All Features Close

All Features

Jeff Laub

We recently caught up with Jeff Laub, a good friend of ours & co-owner of The Blind Barber: an East Village men’s barbershop that doubles as a speakeasy. A beauty school dropout whose past line of work was a 9-5 at a law firm, it is safe to say that Jeff made the right choice in pursuing his unique vision. Jeff relocated from NYC to Los Angeles last year to open the newest Blind Barber location in Culver City, which opened its doors to the public last month. We spent some time in their new space to delve deeper into what has defined his work ethic and business approach, as well as his personal ideals.

To many, barber shops are a place for more than just a hair cut. What makes the Blind Barber experience memorable?

The people, man. From the owners to the barbers to the bartenders and wait staff to the chef to the guests; everyone makes this place special. I know that sounds pretty cliche but it’s true for us. The services are top notch and the cocktails are amazing, but at the end of the day it is the feeling that is given off by the people that are in the shop. We are so fortunate to have such amazing people both working at the Blind Barber and people frequenting it; everyone has a story to tell and is very personable. I think it’s nice to walk into a place and feel like you are hanging with friends or family. They know us, we know them. And when friends get together in a barber shop where there is no filter and you add some beers to the equation you get a pretty amazing conversation and experience.

Share with us an important piece of advice you’ve received about your business.

Be there. I think one of the best things I have learned is be available to the staff and to the guests. Let them know that you are working for them just as much as they are working for you. It makes every day way more fun and productive when people know they can come to you with questions or concerns to make their working experience or general visit better. I would like to think the staff likes that we are present in the shop and our phones are always on so that for whatever reason, should they need to get ahold of us, they can. We are all in this to build something amazing together.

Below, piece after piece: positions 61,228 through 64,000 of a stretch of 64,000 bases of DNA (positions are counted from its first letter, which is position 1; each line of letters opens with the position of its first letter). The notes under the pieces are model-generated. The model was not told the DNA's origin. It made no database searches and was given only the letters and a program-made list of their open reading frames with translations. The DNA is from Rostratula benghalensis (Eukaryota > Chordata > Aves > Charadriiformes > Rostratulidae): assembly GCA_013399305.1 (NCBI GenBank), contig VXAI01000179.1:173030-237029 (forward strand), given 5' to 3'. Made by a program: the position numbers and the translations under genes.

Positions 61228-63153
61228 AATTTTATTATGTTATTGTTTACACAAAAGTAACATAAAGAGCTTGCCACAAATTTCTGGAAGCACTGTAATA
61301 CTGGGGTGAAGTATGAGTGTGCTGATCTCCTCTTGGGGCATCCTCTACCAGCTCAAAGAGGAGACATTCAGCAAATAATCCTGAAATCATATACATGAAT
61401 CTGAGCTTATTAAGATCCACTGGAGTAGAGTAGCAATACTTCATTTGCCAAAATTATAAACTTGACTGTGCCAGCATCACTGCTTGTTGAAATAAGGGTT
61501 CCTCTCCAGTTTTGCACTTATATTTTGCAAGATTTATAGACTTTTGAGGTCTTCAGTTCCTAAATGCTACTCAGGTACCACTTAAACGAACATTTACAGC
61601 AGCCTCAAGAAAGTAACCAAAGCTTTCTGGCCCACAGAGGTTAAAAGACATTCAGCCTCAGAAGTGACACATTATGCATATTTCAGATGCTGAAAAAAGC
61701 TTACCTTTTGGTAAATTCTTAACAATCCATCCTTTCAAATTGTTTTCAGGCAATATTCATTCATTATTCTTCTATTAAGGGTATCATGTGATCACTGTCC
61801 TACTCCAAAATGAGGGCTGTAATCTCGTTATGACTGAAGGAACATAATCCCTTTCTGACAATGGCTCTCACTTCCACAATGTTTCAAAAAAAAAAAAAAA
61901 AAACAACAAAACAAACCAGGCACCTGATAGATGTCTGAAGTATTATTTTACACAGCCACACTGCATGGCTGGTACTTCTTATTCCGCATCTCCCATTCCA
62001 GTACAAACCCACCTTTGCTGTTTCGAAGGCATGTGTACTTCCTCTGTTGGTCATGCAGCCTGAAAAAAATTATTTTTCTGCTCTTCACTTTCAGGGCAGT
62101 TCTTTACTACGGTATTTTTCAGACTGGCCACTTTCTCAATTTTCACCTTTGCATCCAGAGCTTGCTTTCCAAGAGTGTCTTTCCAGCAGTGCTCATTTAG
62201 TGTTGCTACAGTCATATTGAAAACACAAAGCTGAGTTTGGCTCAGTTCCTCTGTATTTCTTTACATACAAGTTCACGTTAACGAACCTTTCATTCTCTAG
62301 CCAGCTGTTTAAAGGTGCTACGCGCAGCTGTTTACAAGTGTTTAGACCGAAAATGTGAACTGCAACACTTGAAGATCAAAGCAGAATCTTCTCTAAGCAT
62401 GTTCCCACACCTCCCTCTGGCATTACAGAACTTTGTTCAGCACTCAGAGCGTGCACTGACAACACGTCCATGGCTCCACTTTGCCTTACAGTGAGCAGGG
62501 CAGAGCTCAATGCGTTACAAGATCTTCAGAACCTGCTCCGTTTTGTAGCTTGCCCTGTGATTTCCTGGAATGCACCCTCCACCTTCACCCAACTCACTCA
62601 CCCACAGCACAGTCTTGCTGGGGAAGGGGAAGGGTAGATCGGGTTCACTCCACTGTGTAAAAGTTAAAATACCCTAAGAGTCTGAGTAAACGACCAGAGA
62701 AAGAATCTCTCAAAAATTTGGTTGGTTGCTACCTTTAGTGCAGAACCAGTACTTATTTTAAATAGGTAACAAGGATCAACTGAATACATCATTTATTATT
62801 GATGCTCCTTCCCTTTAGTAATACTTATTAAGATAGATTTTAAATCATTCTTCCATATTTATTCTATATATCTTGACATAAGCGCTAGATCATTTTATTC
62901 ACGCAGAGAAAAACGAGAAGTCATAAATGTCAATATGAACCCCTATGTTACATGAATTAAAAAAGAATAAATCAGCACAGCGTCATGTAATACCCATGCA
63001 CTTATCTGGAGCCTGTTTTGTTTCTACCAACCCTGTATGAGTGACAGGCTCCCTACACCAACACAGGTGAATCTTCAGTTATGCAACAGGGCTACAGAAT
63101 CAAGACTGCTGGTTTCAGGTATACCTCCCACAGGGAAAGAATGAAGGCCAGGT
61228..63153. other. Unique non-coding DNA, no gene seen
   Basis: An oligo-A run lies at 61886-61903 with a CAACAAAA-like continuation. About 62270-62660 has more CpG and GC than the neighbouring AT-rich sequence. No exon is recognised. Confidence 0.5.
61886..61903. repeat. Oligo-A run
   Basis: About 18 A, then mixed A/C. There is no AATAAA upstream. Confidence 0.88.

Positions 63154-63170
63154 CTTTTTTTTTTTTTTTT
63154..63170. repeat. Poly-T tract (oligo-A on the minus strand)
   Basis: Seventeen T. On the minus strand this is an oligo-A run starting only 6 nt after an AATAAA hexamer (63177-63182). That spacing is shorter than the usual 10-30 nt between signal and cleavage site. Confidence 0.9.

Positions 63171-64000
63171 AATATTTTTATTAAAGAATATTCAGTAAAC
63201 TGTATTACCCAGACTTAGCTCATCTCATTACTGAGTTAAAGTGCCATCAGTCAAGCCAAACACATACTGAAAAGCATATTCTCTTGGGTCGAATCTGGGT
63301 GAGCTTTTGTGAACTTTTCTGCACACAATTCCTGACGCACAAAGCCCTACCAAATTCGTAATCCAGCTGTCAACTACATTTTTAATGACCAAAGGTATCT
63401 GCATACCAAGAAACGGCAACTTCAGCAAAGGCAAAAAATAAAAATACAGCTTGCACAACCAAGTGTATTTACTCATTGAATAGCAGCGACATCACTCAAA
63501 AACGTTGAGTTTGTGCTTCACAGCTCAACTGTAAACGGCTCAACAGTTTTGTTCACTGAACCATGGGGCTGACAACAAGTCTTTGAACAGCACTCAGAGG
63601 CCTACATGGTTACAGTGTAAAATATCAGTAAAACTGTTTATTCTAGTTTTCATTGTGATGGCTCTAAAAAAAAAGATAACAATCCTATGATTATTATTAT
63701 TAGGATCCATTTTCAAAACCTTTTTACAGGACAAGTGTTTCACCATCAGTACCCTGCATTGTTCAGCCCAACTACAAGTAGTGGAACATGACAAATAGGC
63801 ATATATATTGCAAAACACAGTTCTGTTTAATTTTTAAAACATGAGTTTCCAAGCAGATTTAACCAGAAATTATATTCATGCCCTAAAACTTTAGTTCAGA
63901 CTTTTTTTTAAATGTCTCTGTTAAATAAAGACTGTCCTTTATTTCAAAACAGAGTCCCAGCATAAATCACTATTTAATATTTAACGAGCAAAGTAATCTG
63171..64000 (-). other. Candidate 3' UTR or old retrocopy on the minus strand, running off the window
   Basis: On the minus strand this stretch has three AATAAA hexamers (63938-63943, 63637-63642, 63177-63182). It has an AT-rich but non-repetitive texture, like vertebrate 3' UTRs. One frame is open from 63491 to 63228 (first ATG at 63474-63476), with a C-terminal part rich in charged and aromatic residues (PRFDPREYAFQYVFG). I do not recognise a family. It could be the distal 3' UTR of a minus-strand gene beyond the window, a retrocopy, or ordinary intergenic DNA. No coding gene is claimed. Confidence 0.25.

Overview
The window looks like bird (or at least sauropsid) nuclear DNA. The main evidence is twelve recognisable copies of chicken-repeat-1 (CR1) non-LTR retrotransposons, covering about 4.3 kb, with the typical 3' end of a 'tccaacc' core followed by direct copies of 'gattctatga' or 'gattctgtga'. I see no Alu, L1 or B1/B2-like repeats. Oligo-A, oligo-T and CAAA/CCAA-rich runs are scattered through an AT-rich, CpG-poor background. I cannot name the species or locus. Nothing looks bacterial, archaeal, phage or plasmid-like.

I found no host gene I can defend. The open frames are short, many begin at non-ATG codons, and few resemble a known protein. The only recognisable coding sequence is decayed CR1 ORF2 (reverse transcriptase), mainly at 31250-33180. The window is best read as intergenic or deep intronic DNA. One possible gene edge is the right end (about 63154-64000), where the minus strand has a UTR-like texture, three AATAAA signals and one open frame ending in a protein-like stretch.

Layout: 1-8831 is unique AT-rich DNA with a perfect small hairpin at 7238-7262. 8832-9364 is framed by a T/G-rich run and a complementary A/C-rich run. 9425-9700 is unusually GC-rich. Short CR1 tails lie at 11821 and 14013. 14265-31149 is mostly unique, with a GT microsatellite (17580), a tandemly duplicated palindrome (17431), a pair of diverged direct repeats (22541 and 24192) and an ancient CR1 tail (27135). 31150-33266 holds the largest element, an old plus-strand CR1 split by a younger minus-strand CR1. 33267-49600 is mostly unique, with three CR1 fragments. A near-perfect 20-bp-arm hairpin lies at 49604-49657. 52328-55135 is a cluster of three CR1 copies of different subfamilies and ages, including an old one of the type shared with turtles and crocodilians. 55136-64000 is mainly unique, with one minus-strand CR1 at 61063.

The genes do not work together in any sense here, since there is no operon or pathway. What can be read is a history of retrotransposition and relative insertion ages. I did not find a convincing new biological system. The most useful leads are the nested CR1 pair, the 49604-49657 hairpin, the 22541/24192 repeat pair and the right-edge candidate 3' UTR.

Can you tell us about a lesson learned from a past failure?

One of my biggest moments in failure was when I was at the law firm and I misplaced about 5 billion dollars worth of stocks. The lawyers were kind of upset. I had messed up pretty big, but after getting yelled at for a good few days and being in the dog house with all the big partners/lawyers etc., the whole issue was fixed with one piece of paper that explained we had lost the stocks and they needed to be reissued. One piece of paper saved 5 billion in stocks. Shit, if that can happen then anything can be fixed. So I guess I learned to go in with the best intentions and try to do everything as perfect as can be, but there are going to be mishaps and mistakes that happen. Don’t stress, don’t quit, you just need to figure out how to fix the problem and learn from it.

What do you enjoy most about what you do?

My favorite thing about Blind Barber is the little bench outside of the NYC shop. While we were building and once we opened, I would sit out there on my computer, take appointments and get to know every person that would walk through the door. I like being a host, I like to make sure people have a good time and it goes back to what I was saying before, that I want everyone that comes to Blind Barber to feel like it is “their” spot and I can work towards that goal by being at the spot and meeting all the people and doing my best to make each experience and working day a good time for those around.

What do you want your legacy to be?

My legacy, shit I just want my family and friends (present and future) to think I was a good dude, a good person.